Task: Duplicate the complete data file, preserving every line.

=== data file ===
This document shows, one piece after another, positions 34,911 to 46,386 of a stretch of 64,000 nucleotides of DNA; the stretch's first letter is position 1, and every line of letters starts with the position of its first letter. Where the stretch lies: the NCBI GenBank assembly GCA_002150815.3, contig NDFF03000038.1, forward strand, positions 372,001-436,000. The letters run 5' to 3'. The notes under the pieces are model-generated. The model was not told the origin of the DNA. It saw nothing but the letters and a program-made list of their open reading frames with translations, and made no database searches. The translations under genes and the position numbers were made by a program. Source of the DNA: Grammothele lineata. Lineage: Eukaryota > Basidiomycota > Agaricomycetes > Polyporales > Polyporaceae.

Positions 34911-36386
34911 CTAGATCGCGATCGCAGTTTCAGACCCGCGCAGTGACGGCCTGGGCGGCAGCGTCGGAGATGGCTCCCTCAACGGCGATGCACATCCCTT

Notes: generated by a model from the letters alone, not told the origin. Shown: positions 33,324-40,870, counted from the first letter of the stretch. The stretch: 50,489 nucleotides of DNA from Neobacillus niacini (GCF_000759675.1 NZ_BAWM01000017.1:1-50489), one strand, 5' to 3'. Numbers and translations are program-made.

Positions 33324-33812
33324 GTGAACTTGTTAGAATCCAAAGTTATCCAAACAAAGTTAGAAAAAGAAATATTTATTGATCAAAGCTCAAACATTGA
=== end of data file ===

This document shows, one piece after another, positions 34,911 to 46,386 of a stretch of 64,000 nucleotides of DNA; the stretch's first letter is position 1, and every line of letters starts with the position of its first letter. Where the stretch lies: the NCBI GenBank assembly GCA_002150815.3, contig NDFF03000038.1, forward strand, positions 372,001-436,000. The letters run 5' to 3'. The notes under the pieces are model-generated. The model was not told the origin of the DNA. It saw nothing but the letters and a program-made list of their open reading frames with translations, and made no database searches. The translations under genes and the position numbers were made by a program. Source of the DNA: Grammothele lineata. Lineage: Eukaryota > Basidiomycota > Agaricomycetes > Polyporales > Polyporaceae.

Positions 34911-36386
34911 CTAGATCGCGATCGCAGTTTCAGACCCGCGCAGTGACGGCCTGGGCGGCAGCGTCGGAGATGGCTCCCTCAACGGCGATGCACATCCCTT

Notes: generated by a model from the letters alone, not told the origin. Shown: positions 33,324-40,870, counted from the first letter of the stretch. The stretch: 50,489 nucleotides of DNA from Neobacillus niacini (GCF_000759675.1 NZ_BAWM01000017.1:1-50489), one strand, 5' to 3'. Numbers and translations are program-made.

Positions 33324-33812
33324 GTGAACTTGTTAGAATCCAAAGTTATCCAAACAAAGTTAGAAAAAGAAATATTTATTGATCAAAGCTCAAACATTGA